An Illustrated Lecture by Evan Michelson, Obscura Antiques and Oddities, Morbid Anatomy Library Scholar in residence
Date: Thursday, September 11
Time: 8:00 PM
Admission: $8 (Tickets here)
*** Offsite: Morbid Anatomy Museum (New Space) , 424 A 3rd Avenue (Corner of 7th Street and 3rd Avenue), 11215 Brooklyn, NY
Subway: 4th Av – 9th Street (R – F – G)
One hundred years ago, the art of the wax department store mannequin reached its zenith. These fragile, cumbersome, and extremely expensive industrial objects were ubiquitous fixtures on busy shopping streets in cities throughout the world. A few decades later, they were obsolete. In their heyday, wax women ruled supreme as the luxurious clotheshorses of the moment – industrial objects created with no philosophical, educational or artistic purpose beyond inspiring an impulsive yearning. Mundane and mesmerizing, these were objects that projected desire, and perfectly expressed the feminine ideals of their time.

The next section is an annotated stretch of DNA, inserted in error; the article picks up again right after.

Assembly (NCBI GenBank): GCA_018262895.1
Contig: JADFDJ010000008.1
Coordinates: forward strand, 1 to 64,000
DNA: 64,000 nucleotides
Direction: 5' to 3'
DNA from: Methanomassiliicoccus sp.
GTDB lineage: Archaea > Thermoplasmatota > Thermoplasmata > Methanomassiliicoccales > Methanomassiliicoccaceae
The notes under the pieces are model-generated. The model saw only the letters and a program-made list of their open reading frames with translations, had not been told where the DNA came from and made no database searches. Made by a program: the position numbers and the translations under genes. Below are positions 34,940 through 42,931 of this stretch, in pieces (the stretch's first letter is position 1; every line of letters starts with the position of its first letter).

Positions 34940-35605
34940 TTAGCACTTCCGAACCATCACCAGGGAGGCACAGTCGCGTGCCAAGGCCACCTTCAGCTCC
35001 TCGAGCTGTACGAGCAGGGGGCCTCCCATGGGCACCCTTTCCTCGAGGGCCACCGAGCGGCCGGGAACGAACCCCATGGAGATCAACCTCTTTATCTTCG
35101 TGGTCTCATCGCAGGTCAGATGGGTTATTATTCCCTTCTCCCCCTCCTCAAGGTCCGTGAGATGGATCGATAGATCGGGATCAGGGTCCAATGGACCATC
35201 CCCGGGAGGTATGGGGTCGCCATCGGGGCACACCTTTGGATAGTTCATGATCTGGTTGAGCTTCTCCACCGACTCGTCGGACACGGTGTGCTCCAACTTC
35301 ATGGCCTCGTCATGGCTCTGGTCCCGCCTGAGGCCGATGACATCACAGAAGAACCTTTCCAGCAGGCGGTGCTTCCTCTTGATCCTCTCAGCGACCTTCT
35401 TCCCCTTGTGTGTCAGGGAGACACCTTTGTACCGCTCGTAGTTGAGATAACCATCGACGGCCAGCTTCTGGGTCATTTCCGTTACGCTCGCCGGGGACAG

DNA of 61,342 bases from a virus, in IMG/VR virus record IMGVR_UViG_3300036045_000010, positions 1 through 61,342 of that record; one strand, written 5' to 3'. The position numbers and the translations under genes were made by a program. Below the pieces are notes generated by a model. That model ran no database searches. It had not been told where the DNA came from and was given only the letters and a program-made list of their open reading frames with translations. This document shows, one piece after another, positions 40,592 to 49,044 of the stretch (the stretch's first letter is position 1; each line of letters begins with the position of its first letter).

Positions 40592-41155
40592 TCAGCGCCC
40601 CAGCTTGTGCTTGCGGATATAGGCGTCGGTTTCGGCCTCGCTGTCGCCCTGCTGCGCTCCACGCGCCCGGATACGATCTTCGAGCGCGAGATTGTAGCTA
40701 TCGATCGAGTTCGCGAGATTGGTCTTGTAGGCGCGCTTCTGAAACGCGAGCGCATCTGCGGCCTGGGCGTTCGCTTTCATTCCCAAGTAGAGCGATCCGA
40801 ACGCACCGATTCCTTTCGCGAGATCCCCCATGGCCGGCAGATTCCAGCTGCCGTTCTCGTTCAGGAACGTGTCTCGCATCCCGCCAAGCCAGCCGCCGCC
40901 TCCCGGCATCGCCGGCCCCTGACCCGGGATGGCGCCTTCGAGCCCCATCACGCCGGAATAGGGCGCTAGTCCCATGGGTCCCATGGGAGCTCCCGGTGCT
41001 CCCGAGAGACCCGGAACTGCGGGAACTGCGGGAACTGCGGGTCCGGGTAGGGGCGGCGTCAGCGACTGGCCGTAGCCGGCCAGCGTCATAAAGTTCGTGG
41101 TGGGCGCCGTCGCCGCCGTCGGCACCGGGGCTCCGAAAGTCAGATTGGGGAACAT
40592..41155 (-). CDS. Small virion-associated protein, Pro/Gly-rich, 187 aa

The years have been both devastating and very kind to these department store veterans. Most of the wax ladies that did not melt, crack of gradually fall apart on their own were abandoned decades years ago, pushed aside for cheaper, more durable and more modern fixtures. The relatively few mannequins and busts that have survived, however, have taken on a life of their own; they are sought out and prized by ardent admirers who value them for their haunting, damaged beauty and extreme rarity. The prices for fine specimens have skyrocketed, making these lades highly coveted, singular examples of industrial design. For the lucky survivors, their afterlife is almost as exciting as their heyday.
For one collector, these ladies represent a personal puzzle: why would a person with mild automatonophobia surround herself with so many silent and eerie companions? How do they work their magic? How does age make these forever-young ladies ever-more beguiling?
Evan Michelson is an antiques dealer, lecturer, accumulator and aesthete; she tirelessly indulges a lifelong pursuit of all things obscure and melancholy. She currently lives in another place and time